Click pics below
for larger images
Talking with friends
@ Wallaby Ranch
VN1600 @ Deal's Gap, NC
VN1500 @ Grand Canyon
South on US-19 on
the VN1500 Classic
The ammo-can VN750
mentioned in books
Arriving @ Wallaby Ranch
Hang Gliding above Kaiserslautern, Germany
Requisite Author's Bio|
Copyright 2008 by Ed Howdershelt
Greetings, one and all.
I was told a brief bio is customary, so here it is:Ed Howdershelt - Florida, 2008
I was born at a very early age, then I went places, did stuff, survived, and moved to Florida.
And, of course, she now says it's a little too brief, so...
At age seventeen, I escaped from Grand Prairie, Texas by quitting high school and joining the Army to avoid the draft.
There's nothing wrong with the above concept. The Army at that time offered a paltry two-year enlistment with a choice of jobs if you could qualify for your choice.
That option seemed better to me than being drafted, being sent to prison for refusing to serve, or sneaking across the Canadian border with -- at that time -- no chance of returning to the US without being imprisoned.
After the Army I tried to attend college, but anti-Vietnam war sentiments made the early seventies a bad time to be a recently-discharged veteran in the United States.
Unable to reach those who had truly instigated and directed the war, protestors set their sights considerably lower and settled for harrassing anyone known to have served -- willingly or not -- in the military.
After my car had been vandalized in a campus parking lot a second time -- "baby burner" scratched into the paint, tires slashed, windows smashed -- I decided to postpone college by visiting Europe for a few years.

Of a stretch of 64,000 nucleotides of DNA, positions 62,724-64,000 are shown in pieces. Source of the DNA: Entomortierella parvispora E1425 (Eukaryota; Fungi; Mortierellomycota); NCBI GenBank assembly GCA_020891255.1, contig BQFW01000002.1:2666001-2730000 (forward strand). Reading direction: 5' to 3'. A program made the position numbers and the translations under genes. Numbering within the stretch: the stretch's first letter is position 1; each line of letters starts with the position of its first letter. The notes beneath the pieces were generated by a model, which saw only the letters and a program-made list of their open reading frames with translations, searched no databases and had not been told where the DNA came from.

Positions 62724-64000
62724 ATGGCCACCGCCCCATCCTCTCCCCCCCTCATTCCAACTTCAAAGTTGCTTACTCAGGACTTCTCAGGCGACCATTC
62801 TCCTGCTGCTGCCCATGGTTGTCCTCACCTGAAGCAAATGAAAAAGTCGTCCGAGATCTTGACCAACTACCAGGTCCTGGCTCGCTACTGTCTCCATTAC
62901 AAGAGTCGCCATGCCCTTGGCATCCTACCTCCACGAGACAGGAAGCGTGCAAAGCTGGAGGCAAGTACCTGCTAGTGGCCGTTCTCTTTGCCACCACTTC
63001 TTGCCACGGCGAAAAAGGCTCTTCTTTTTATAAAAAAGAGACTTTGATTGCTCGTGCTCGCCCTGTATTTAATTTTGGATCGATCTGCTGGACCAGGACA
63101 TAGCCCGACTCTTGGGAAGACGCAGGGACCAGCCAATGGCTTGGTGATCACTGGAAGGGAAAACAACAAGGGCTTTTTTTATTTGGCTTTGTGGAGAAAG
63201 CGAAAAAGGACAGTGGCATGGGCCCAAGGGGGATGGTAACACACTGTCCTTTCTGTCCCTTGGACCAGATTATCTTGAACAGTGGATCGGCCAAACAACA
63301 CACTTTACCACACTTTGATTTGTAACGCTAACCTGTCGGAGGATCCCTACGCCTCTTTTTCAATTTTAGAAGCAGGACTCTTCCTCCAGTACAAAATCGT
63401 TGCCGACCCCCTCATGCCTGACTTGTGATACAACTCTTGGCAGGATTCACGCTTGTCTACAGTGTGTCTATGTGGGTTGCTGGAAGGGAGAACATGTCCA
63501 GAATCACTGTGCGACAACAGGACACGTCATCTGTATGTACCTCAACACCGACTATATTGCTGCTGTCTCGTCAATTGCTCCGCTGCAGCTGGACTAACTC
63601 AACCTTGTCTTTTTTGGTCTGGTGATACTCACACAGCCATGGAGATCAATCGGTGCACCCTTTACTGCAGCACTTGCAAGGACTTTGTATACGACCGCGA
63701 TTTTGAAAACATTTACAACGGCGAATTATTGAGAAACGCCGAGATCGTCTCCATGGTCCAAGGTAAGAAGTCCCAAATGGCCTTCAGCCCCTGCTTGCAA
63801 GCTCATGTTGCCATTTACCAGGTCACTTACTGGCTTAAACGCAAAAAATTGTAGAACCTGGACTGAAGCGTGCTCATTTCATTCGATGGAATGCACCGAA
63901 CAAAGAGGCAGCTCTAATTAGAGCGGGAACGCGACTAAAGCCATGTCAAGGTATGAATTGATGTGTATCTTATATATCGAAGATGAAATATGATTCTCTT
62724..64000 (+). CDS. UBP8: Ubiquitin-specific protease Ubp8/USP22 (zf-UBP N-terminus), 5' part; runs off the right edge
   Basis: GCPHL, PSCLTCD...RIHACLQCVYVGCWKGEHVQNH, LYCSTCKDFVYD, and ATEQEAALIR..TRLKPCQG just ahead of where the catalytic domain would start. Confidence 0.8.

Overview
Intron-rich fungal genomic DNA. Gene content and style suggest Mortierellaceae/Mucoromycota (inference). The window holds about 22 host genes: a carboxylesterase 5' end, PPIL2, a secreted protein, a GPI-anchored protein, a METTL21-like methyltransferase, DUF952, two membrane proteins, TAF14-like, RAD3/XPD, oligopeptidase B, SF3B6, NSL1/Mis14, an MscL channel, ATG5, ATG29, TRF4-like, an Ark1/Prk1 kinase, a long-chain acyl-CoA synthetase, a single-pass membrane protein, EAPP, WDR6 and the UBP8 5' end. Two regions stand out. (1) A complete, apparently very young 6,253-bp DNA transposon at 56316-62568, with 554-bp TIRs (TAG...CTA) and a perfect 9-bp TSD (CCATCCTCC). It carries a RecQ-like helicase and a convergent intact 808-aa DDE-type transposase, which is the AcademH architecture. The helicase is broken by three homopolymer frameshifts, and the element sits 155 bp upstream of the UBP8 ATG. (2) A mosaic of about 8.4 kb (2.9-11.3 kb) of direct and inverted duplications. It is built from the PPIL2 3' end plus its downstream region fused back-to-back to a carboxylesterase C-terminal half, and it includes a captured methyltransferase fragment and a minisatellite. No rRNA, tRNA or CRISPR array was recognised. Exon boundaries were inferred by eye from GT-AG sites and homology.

For the record: I never burned babies, nor did I rape and pillage. Such activities never fell within my military occupational parameters.
In Germany, I took a job as an ambulance driver at 2nd General Army Hospital in Landstuhl and signed up for USAFE college courses at Ramstein Air Force Base.
A few months later, I was recruited as a 'local hire' to work as a courier, maintain a 'safe house' apartment, and provide impromptu assistances for people involved in intelligence work for the US government in Western Europe. They issued me a car, an apartment, a phone, and I received a small salary in exchange for occasionally sheltering people for a few days and/or chauffeuring them to another location.
When USAFE course labs in various subjects became locally unavailable, I again put college on hold. My off-base employers saw this as an opportunity to expand my job, so I left the ambulance job to work more or less full-time for that agency.
Motorcycle touring. That big blue box on my bikes is a cooler. The big green boxes on the Vulcan 750 are 30mm ammo-can saddlebags. Panels on the front forks deflect wind around me well enough that I could wear my cowboy hat at 130 MPH, but I'll admit nothing here.
Nowadays hang gliding is becoming as regulated and lawsuit-conscious as all the other sports. Click the last pic on the left to see how we did it before bureaucrats took over. Yes, Connie, those are combat boots.
Except for women's beach volleyball, team sports bore me.